He will oversee six mines, four mills and five water treatment plants as part of the company’s lead, zinc, and copper mining and concentrate production.

Tony Bogolin has become executive vice president – finance and HR, CFO and treasurer. 

Michael Montgomery becomes vice president – environment, health and safety.

Lead recycling veteran  

Pyatt began his career in the laboratory of Doe Run’s predecessor, St. Joseph Lead Company, where he then advanced through leadership and management positions before becoming the company’s COO in 2001, and president and CEO in 2012.

Pyatt said: “It has been a privilege to lead a 157-year-old company that has contributed in so many ways to our modern society.

“I am proud to have overseen the conversion of a primary lead smelter to a secondary smelter in 1991, the introduction of the first underground application of a modern, unmanned electric rail system to haul ore, and the development of hyrodmetallurgical processes that the company is poised to bring to market.” 

Regulatory fine

In 2019, Doe Run denied it had failed to adequately conduct performance tests and communicate with regulators. However, the lead battery recycling firm was fined $1.2 million by Missouri regulators for ‘dozens’ of clean air violations over several years at its center in southeast Missouri.

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Monbat buys into Tunisian lead battery market with share grab of Nour Batteries

Wed, 06/02/2021 - 11:11 -- paul Crompton
Monbat buys into Tunisian lead battery market with share grab of Nour Batteries

Lead battery business Monbat has bought a majority share holding of Tunisian lead-calcium battery and recycling firm Nour Batteries for €10.3 million ($12.5 million).

A contract for the purchase of 720,000 shares (60% of all shares) was signed on 12 May following a decision by the Bulgarian-based Monbat’s board of directors.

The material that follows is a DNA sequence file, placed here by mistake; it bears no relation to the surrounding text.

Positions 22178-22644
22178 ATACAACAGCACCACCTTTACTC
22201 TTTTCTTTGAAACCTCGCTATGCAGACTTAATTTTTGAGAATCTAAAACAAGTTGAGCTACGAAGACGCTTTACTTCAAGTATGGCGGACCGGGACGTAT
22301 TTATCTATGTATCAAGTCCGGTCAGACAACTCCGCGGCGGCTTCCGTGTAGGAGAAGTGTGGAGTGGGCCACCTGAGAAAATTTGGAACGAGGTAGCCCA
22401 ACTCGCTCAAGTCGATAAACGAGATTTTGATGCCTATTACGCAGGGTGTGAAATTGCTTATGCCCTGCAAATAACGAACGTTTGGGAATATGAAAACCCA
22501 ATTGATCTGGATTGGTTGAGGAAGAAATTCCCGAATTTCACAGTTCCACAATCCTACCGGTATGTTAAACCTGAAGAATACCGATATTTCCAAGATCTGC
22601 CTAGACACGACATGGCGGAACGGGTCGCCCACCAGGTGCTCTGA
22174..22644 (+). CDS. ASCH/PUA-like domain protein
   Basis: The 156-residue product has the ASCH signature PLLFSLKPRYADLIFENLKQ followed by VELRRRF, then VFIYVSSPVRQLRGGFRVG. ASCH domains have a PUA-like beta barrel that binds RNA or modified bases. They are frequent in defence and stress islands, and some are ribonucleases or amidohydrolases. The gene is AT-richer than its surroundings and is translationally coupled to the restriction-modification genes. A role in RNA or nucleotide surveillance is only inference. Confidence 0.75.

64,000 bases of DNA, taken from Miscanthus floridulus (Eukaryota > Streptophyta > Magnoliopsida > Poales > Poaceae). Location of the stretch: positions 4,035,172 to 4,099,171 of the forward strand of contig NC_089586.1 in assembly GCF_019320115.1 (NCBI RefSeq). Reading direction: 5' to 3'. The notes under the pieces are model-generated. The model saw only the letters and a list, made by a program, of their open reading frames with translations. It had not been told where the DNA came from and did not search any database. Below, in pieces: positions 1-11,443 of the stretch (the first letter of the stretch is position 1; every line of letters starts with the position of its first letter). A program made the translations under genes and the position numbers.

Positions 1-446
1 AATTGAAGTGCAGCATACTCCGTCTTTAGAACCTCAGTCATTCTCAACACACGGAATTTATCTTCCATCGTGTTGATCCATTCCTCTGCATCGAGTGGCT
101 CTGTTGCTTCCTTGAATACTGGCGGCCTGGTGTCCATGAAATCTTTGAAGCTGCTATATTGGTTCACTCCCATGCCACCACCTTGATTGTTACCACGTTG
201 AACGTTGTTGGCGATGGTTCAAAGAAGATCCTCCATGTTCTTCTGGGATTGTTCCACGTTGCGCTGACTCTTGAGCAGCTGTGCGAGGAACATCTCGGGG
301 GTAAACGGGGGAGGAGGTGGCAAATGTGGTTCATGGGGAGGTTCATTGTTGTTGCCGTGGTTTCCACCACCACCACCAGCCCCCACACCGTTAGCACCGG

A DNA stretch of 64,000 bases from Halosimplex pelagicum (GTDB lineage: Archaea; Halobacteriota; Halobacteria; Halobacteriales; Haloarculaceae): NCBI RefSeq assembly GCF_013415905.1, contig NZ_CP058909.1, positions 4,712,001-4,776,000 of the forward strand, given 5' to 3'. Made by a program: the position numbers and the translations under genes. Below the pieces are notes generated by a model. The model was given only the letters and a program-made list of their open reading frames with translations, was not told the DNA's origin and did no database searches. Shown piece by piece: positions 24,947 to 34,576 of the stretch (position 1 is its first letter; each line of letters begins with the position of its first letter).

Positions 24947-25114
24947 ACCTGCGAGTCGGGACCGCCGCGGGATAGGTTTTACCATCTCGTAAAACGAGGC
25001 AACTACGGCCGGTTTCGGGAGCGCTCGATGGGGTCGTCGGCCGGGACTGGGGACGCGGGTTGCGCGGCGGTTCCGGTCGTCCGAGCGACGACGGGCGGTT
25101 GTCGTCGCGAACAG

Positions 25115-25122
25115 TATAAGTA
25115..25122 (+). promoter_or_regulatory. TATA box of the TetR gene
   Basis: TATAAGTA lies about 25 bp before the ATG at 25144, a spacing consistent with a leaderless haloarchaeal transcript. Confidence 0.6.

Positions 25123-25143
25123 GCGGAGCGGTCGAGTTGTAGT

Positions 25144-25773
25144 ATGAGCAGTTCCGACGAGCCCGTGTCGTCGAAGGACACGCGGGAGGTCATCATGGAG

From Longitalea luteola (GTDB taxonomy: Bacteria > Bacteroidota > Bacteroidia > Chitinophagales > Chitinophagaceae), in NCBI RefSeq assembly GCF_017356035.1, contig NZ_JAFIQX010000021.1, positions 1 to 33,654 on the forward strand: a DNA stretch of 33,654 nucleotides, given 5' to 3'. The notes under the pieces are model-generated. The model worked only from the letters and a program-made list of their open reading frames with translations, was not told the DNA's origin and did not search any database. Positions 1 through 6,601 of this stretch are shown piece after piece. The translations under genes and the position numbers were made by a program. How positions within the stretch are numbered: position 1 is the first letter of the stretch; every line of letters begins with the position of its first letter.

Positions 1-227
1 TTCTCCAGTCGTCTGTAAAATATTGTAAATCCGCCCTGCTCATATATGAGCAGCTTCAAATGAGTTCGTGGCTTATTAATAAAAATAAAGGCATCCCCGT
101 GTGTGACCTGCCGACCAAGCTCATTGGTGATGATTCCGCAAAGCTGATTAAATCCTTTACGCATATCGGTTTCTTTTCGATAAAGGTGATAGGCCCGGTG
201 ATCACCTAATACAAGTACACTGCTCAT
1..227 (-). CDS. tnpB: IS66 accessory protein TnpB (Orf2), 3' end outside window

The deal will take place in two stages: the first is for 23% of the shares; the remaining 37% will be acquired and paid before 31 December, 2021.  

Monbat intends to “modernise the production” of Nour Batteries and expand the recycling plant’s capacity. 

Starting next year, Nour will produce around one million starter batteries per year, which could be doubled in the future. 

The company’s owner Atanas Bobokov said the Nour factory would help Monbat meet demand as the company’s customers “currently order larger quantities than the company can produce”.

Bobokov was released from Bulgarian custody in November on BGN2 million ($1.2 million) bail following allegations he had illegally imported and exported waste lead battery products, reported Sofia news agency Novinite.

Bobokov resigned as the firm’s CEO to “preserve the stability of the company” last June.

Monbat has been interested in expanding into North Africa for several years, and aims to have more than 60% of its market outside of the European Union within five years.

In 2017, Monbat tried to negotiate a deal to buy the Tunisian industrial battery company Assad, but the deal never materialised.

Tunisia has duty-free trade arrangements with 15 African and Middle Eastern countries, including Saudi Arabia—one of Monbat’s major markets. 

Bobokov said in a statement: “The enterprise that Monbat is about to acquire now is smaller than Assad, yet it is a strategic advantage for the Bulgarian company to set foot in Tunisia. 

“We intend to turn Nour into Monbat’s second pillar, so to say, a pillar in Africa.

“Our investment in Tunisia will boost our sales in Saudi Arabia, because we have had to pay a 10% customs duty so far, while the new factory will make our products highly competitive.”

Nour’s previous owner will retain a 40% stake in the enterprise. 

In February, Battery maker Monbat Economic Group established Bulgaria’s first accredited lead-acid battery testing laboratory.

 
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Systems Sunlight's assembly hub to reach US lithium-ion and lead battery market

Thu, 05/27/2021 - 09:15 -- paul Crompton